In order to ensure an oxidizing environment in the melt, excess oxygen over that needed to combust the methane and burn organic carbon in the charge must be present. The exact rate of oxygen flowing into the burner is controlled to produce a partial pressure of oxygen in the exhaust gases equal to between 2 and 5.5 kPa.

It is also preferred to maintain the internal temperature within melter 42 at from about 1200 to about 1320 degrees Celsius. The residence time of the charge within the melter 42 is from about 3 to 7 hours and, more preferably, from about 4 to about 6 hours.

The atmosphere within the melter 42 is preferably comprised of the oxygen and natural gas fed into the melter 42 as well as gaseous combustion products, including carbon monoxide, carbon dioxide, water, and oxides of nitrogen. Other combustion gases, such as, e.g., coal gas, also may be used.

The gaseous products formed during the melting process are preferably exhausted via line 46 to baghouse 48 and thence through exhaust stack 50 or directly through exhaust stack 50. The controller 52 is operatively linked to a sensor 54 that monitors conditions within the melter and/or exhaust and, when appropriate, varies the rate of feed of natural gas and/or oxygen and/or charge and/or electric arc furnace dust and/or glass cullet and/or foundry sand.

Without wishing to be bound to any particular theory, applicant believes that, as the pressurized gas, oxygen, and exhaust gases bubble through the melt in the melter 42 prior to the time they are exhausted, they intimately and thoroughly mix the reagents. Without being bound to any particular theory, applicant believes that this intimate mixing in the presence of oxygen produces a product in melter 42 that is substantially different than prior art melts. The Gas Technology Institute of DesPlanes, Ill. has a submerged combustion melter that has such features, and they have several patent applications and/or patents that describe such melter; some of these patent documents are described elsewhere in this specification.

It is believed that, in one embodiment, a glass-ceramic material is formed in melter 42. The molten material, at a temperature of from about 1200 to about 1320 degrees Celsius, and a viscosity of from about 100 to about 10,000 poise, is discharged from melter 42 via line 52 to quencher 54.

The molten material exits from melter 42 to quencher 54 through a heated orifice with an internal diameter of 1.5 inch.

One may use any of the conventional glass quenching devices and processes known to those skilled in the art such as, e.g., the devices and processes disclosed in U.S. Pat. Nos. 5,556,444, 5,507,852, 5,498,275, 4,363,646, 5,769,918, 5,552,221, 4,617,043, and the like. The disclosure of each of these United States patents is hereby incorporated by reference into this specification.

It is preferred, when quenching the molten material from melter 42, that the temperature of the withdrawn molten mass melt be reduced from its initial temperature (of from about 1,150 to about 1,250 degrees Celsius) to a temperature of 650 to about 850 degrees Celsius in about 10 to 30 seconds. This can be accomplished by conventional quenching technology such as, e.g., the quenching systems described in the patents in the prior paragraph. Alternatively, or additionally, one may use other quenching means.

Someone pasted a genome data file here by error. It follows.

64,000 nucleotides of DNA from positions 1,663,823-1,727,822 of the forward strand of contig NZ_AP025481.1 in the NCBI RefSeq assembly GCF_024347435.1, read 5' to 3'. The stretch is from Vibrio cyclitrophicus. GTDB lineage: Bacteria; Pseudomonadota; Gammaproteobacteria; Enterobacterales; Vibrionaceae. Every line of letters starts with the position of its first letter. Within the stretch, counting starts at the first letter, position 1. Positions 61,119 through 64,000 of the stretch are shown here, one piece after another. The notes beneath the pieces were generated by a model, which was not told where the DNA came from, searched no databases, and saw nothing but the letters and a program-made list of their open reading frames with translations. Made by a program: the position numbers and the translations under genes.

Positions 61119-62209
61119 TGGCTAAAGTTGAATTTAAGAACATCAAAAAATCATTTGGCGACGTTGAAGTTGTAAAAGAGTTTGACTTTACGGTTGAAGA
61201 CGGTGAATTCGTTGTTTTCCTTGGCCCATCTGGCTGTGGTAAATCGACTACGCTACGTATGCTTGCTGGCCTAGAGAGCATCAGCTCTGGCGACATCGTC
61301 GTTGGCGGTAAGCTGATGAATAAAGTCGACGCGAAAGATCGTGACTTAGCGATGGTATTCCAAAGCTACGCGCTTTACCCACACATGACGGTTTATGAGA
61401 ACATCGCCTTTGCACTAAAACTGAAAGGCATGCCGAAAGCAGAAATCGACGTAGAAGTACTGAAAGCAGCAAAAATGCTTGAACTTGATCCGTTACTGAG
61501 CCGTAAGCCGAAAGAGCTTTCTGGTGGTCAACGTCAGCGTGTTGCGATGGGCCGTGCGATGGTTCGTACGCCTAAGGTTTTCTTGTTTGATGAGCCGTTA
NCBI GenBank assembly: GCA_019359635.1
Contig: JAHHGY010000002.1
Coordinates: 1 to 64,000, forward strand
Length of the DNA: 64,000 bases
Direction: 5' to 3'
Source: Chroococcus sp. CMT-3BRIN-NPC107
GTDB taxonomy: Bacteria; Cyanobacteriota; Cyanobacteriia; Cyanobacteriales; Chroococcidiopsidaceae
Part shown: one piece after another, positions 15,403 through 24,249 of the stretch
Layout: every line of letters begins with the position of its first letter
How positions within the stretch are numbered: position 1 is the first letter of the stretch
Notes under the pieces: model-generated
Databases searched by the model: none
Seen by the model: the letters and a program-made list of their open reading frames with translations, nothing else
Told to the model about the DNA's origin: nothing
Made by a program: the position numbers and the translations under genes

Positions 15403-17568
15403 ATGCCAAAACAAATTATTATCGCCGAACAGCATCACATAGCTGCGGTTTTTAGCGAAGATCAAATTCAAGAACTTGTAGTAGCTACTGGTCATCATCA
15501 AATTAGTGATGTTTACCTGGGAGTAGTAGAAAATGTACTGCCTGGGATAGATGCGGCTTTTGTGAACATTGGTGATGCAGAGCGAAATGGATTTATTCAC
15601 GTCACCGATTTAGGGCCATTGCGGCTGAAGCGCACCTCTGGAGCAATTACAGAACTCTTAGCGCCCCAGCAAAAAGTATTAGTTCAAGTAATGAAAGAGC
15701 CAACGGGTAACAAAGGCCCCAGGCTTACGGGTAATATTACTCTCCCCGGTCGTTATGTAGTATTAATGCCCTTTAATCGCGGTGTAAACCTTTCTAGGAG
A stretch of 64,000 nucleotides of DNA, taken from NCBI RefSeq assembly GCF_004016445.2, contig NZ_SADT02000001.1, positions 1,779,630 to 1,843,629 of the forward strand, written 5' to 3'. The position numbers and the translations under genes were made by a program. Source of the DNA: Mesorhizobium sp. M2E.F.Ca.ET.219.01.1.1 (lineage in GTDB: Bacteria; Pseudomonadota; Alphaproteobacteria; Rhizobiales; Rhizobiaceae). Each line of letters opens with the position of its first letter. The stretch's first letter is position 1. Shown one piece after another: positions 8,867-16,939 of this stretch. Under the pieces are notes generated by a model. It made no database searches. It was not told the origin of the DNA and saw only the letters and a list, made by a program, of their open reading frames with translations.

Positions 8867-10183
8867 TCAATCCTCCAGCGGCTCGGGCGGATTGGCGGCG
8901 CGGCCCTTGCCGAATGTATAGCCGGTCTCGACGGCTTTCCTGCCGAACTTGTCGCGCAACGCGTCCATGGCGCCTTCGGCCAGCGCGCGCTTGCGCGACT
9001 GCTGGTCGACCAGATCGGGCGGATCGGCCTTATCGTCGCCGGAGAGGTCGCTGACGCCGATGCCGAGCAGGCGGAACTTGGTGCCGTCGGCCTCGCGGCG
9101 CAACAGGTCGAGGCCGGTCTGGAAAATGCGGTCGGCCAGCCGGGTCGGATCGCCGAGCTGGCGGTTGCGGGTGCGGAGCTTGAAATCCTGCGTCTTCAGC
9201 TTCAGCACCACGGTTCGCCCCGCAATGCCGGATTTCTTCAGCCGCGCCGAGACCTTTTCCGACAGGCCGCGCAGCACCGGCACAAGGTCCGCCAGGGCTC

In one embodiment, one may withdraw molten material from melter 42 into a molten stream and blast one more streams of water against it. In one embodiment, the pressure of the water is from about 40 to about 60 pounds per square inch.

In one embodiment, one may tap the molten material in the melter from the bottom of a forehearth into an inclined conveyor containing recirculation water that contains a rotating screw that transports the material up the incline out of the water.

Referring again to FIG. 1, the quenched material in quencher 54 is preferably at a temperature of from about 650 to 850 degrees Celsius. The material at this temperature, which is no longer molten, is then preferably annealed in annealer 56.

FIG. 2 is a schematic drawing of one preferred quenching/annealing process 60.

In one preferred embodiment, the trough 66 is hingeably attached to the tap 64 so that the angle 68 may be varied to adjust the flow of the molten material. The trough 66 preferably has a length 70 of from about 6 to about 10 feet. As the molten material descends down the trough 66, it is sprayed with water 72 from pipes 74. The water is preferably at ambient temperature, and the pipes 74 are preferably disposed from about 4 to about 10 inches above the top surfaces of the molten material. In one embodiment, the pipes 74 are disposed about two feet apart, and they have an internal diameter of about 0.5 inches.

As indicated elsewhere in this specification, the temperature of the molten material decreases at about 400 degrees Celsius from point 76 on the trough 66 to point 78 on the trough 66. At point 76 on the trough 66, the material is substantially molten. At point 78 on the trough 66, the material is substantially solid.

Referring again to FIG. 2, the substantially solid material at point 78 is then fed to a vibratory conveyer 80. The vibratory conveyor 80 conveys material from point 78 to point 82. The material at point 78 is generally at a temperature of from about 650 to about 850 degrees Celsius. The material at point 82 of the vibratory conveyor 80 is preferably at a temperature of from about 450 to about 650 degrees Celsius and generally at a temperature that is at least about 100 degrees lower than the temperature of such material at point 78.